form of sexual exploitation.
However, an alternative feminist approach has sought to distance the
fight against human trafficking from prostitution. Indeed, proponents of
the new feminist approach underline the fact that trafficking is a
reflection of a larger problem pertaining to the abusive treatment of
low-wage laborers and migrants, which is not restricted to sex workers
and prostitutes (Aronowitz, 2009). In this case, it would be imperative
that all trafficked individuals are protected, whether they are forced
non-sex or forced sex laborers. This means that prostitution is not the
fundamental problem rather the key issue revolves around exploitation.
This is especially considering that as much as a large number of victims
of human trafficking are women, not all of them are sex workers. In
fact, human trafficking does not necessarily have to be a component of
the sex industry (Jeffreys, 2008).
As much as the sex industry, like other low –wage and low-status
industries, is exploitative and abusive, it does not necessarily have to
be the case. Indeed, prostitution or sex work is seen as an industry
like any other that is simply susceptible to exploitative practices.
This notion is in line with the aspect of sexual liberation as a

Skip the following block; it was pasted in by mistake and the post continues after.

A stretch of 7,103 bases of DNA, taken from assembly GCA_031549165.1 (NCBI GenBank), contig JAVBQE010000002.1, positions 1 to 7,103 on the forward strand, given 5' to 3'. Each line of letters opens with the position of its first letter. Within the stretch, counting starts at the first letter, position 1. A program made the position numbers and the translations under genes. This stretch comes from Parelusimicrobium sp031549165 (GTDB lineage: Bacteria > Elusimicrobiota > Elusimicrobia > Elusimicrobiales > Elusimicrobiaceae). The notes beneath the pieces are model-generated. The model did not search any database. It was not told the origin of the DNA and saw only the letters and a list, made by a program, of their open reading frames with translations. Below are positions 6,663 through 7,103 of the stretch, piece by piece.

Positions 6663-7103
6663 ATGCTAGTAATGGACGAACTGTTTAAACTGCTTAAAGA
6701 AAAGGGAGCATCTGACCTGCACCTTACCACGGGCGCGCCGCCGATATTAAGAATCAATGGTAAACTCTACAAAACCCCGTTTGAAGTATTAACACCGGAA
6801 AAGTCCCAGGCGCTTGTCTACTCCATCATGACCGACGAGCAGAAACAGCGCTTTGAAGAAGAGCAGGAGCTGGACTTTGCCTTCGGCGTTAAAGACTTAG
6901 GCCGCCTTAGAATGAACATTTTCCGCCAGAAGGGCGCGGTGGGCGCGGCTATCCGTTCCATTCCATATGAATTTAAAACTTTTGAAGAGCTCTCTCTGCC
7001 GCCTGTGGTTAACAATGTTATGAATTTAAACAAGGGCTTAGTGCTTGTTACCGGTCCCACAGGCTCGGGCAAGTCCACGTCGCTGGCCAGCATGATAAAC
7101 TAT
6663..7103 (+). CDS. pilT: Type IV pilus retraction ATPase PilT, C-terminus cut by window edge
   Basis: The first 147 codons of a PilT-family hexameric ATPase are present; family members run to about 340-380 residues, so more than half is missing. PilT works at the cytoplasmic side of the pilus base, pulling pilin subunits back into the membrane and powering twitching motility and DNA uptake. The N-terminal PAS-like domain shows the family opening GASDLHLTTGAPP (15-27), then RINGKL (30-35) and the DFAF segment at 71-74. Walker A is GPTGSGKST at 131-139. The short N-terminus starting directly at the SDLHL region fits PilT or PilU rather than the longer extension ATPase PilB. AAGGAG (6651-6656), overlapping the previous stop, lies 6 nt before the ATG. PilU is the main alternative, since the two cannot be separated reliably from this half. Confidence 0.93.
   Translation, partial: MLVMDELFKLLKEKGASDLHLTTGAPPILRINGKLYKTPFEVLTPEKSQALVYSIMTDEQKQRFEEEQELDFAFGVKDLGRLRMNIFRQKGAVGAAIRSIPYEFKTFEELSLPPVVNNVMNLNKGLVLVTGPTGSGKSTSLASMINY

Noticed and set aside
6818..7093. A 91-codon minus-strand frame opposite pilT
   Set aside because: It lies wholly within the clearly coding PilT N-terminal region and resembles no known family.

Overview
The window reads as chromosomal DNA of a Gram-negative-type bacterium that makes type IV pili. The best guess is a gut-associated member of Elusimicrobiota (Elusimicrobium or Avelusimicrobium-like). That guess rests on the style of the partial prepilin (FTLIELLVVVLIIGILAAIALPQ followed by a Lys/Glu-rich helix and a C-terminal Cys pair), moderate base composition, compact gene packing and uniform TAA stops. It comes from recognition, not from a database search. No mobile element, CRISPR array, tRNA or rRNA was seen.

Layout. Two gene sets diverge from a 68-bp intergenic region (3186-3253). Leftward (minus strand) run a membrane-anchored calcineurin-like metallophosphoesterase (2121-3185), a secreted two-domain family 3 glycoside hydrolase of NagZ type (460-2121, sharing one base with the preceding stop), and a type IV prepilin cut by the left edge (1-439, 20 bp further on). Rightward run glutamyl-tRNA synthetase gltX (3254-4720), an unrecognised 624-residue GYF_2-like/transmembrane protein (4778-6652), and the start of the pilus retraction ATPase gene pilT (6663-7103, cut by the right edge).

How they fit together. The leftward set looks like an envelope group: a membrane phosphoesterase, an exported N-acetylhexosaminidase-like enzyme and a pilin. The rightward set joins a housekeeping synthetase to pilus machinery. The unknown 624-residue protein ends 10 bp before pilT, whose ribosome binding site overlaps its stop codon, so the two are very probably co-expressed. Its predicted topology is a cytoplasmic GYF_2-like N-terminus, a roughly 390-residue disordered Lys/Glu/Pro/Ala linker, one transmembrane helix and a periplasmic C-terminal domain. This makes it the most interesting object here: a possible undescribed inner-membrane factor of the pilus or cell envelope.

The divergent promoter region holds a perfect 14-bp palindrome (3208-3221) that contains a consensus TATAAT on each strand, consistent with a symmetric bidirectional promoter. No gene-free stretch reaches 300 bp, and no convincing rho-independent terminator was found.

fundamental aspect of women liberation. In essence, it would be
preferable that the solutions concentrate on reducing the harm that is
visited upon women rather than abolishing prostitution.
References
Liu, M. (2011). Migration, prostitution, and human trafficking: The
voice of Chinese women. New Brunswick, NJ: Transaction.
Jeffreys, S. (2008). The idea of prostitution. North Melbourne, Vic:
Spinifex.
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“Trương, T.-Đ., Wieringa, S., & Chhachhi, A. (2007). Engendering
human security: Feminist perspectives. London: Zed Books.
Whisnant, R. (2004). Not for sale: Feminists resisting prostitution and
pornography. North Melbourne, Vic: Spinifex Press.
Aronowitz, A. A. (2009). Human trafficking, human misery: The global
trade in human beings. Westport, Conn: Praeger.
Cullen-DuPont, K. (2009). Human trafficking. New York, NY: Facts On
File.
Kara, S. (2009). Sex trafficking: Inside the business of modern
slavery. New York: Columbia University Press.